Sweet Tooth

Sweet Tooth is a free artistic publication in Baton Rouge, Louisiana. There is a new issue every four months showcasing local writers and visual artists. Sweet Tooth was born during a period of rapid growth which has now since vanished with the economic downturn. In the midst of budget cuts and lay offs, it is still imperative to the city's cultural landscape to insist that we document our eternal need to create and converse. The aim is to sustain a conversation about art and living creatively. Have your cake and eat it, too.


Big Purse
- Jamye St. Romain

Wonder If He Knows
- Juanita H. McGregor

Issue #16

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Summer Solstice Surfing
- Rose Marie Mustain


Dine Out! Save Lives!
- Timothy Young; Executive Director, HAART

How to Survive a Plague
- Paul Robert Dean

The Same Hand
- April Green-Pou

20th Century Crusade
- Rose Marie Mustain

Issue #15

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Reverse the Order
- Juanita McGregor

GYT
- Julie A. Mickelberry, Planned Parenthood

Pestilence Descended
- Angie Ledbetter


Red and Green
- Jayme St Romain

Lovers on the Bridge
- Meg G Holford

Armageddon’s Cotillion
- RM Mustain

Issue #14

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Red and Green
- Juanita H. McGregor

How to Be a Reader
- Erin Rolfs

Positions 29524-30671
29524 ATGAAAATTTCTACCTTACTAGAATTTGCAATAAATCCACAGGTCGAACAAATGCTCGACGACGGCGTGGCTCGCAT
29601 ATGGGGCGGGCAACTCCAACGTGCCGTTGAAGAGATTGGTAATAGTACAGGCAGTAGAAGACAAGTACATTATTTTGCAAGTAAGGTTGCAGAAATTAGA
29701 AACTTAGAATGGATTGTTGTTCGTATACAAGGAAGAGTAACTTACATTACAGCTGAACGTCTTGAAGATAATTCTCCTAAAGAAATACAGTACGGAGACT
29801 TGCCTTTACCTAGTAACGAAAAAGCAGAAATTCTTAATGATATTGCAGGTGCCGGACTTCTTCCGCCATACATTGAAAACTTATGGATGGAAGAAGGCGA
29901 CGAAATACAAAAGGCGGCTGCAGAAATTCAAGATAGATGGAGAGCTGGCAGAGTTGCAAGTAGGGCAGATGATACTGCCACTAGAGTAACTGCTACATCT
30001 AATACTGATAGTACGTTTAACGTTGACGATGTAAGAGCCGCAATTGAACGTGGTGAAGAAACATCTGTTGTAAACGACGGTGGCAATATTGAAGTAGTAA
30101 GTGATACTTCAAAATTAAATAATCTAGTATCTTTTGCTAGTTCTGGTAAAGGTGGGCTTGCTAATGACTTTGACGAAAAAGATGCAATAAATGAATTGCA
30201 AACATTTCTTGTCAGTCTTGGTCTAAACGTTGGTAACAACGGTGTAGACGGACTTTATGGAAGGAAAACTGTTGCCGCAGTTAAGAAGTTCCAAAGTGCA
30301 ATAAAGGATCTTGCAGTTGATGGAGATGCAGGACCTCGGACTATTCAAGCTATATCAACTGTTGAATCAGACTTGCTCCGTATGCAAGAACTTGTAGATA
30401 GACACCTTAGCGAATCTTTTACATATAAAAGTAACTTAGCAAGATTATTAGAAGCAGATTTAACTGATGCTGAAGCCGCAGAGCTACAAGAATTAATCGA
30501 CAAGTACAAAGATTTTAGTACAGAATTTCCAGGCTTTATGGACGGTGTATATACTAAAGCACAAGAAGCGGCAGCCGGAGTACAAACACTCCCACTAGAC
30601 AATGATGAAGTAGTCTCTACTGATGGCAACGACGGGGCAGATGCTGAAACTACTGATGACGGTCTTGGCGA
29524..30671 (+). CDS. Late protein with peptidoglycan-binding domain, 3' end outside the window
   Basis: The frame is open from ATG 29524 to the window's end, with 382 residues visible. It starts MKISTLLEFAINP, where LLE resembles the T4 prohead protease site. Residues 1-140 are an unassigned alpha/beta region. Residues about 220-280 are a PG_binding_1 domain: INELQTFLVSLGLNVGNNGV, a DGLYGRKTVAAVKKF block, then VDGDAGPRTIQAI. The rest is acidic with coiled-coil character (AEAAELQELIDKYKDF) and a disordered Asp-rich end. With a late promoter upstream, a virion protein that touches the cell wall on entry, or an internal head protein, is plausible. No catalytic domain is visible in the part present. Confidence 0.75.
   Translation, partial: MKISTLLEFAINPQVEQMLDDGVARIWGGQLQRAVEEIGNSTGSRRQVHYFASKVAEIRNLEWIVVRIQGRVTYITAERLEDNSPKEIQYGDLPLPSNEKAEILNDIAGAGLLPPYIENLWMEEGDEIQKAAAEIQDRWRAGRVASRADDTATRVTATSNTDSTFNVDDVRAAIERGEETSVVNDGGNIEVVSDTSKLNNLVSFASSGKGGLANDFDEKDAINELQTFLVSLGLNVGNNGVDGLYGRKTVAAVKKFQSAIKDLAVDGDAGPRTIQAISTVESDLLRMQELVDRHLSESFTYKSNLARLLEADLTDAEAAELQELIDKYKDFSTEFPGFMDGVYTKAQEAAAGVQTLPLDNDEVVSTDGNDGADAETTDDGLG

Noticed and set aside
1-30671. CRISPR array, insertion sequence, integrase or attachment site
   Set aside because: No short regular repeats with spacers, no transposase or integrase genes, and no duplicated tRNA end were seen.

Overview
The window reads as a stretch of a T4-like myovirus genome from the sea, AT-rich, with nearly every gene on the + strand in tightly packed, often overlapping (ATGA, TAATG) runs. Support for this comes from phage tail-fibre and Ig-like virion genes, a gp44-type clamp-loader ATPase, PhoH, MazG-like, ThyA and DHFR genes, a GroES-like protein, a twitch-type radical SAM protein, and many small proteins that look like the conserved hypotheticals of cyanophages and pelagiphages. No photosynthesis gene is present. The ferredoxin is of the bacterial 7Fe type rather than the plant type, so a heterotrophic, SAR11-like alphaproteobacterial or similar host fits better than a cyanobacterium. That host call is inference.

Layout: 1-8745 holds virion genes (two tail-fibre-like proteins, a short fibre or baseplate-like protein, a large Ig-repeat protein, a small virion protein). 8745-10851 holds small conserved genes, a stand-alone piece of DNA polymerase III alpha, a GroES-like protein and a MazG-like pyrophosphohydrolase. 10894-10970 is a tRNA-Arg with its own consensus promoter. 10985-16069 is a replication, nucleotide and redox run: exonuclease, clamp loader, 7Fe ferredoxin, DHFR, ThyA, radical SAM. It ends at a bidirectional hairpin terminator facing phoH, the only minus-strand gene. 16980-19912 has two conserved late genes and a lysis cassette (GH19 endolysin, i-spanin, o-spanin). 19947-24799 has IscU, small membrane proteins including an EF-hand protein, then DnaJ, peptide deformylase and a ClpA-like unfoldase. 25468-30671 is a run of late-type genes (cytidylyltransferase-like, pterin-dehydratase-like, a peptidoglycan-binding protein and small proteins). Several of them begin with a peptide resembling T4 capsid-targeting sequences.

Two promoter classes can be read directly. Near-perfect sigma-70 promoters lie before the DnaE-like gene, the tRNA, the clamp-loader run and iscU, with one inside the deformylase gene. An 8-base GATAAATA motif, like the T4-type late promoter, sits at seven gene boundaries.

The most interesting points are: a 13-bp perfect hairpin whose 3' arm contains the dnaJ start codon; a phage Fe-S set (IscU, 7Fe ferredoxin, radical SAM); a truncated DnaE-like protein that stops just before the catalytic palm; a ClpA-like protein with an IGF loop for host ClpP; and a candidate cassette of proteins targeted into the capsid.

P.Q.
- Juanita H. McGregor

Muses’ Lament
- RM Mustain

Inspiration and Aspiration
- Jayme St Romain

Issue #13

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The Paint on Your Wall Should have a Really Good Name
- Malia Krolak

Gordon Mese: Mayoral Inspirations
- Meg G Holford


At the Indian Art Fair
- Britton Estep

Buy Art
- Meg Holford

This Life As an Artist
- Robin McAndrew

Issue #12

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Thoughts on Pots
- Adrienne Lynch

An Object of Beauty
- Paul Dean

Bye Bye MBA
- Juanita McGregor


The Real Deal
- Scott Finch

I’m Not Willie Nelson
- Kate Freeman

The Patriot Act (It Is Like Coming)
- Paul Dean

Issue #11

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The Revolution of My Mind and Body
- Meg Holford

Tiki Mix Ukelele Review
- re*act*or


Radio Gaga
- Steven Babcock

Strolling into yesterday, the young of today move at a different pace
- Margaret Giles

Issue #10

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The Need to Weave at LASM
- Meg Holford

Festivals
- Clarke Gernon


I'd Really Like to Hit a Bitch
- Tracey Duncan

I Like to Drink My Friends
- Alex V. Cook

Issue #9

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There Are No Cigarettes in Ballet
- Erin Rolfs

Spill
- David Brown


A Note from the Editor
- Alex V Cook

River City Jazz Masters
- Michael Loveless

Bird & Squirrel/Edge of the Earth: the Kelleys, the Parkers (and the Wagners) and You
- William G. Osborne III

Issue #8

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Phantom Party Does It
- Alex V. Cook

The Jazz Funeral for the Arts
- Erin Rolfs

Why Robert Joy
Makes Me Feel Happy

- Malia Krolak


A Note from the Editor:
Know Thy Enemy

- Alex Cook

Crosses at Either Side
- Scott Finch

Issue #7

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The Bearded Men Have No Legs
- Tracey Duncan

Chuck Hustmyre (An Interview)
- Dave Carner


Greening Your Thumb
in Baton Rouge

- Susan Kirby Smith

Let's Roll
- Steven Babcock

Issue #6

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I Love Chelsea's
- Rebecca Marchiafava

Gonna Think About Things
- John Wygle


Sid's Sandwich
- Fred Simonson

How Does Baton Rouge Dress?
It Likes a Little Bling

- Trace Duncan

The Sound of Baton Rouge
-Fred Weaver

Issue #5




Issue #5

A Newcomer's Perspective
- Al Dixon

Blog Baton Rouge
- Anna Hirsch



Behind the Scenes at
UnCommonThread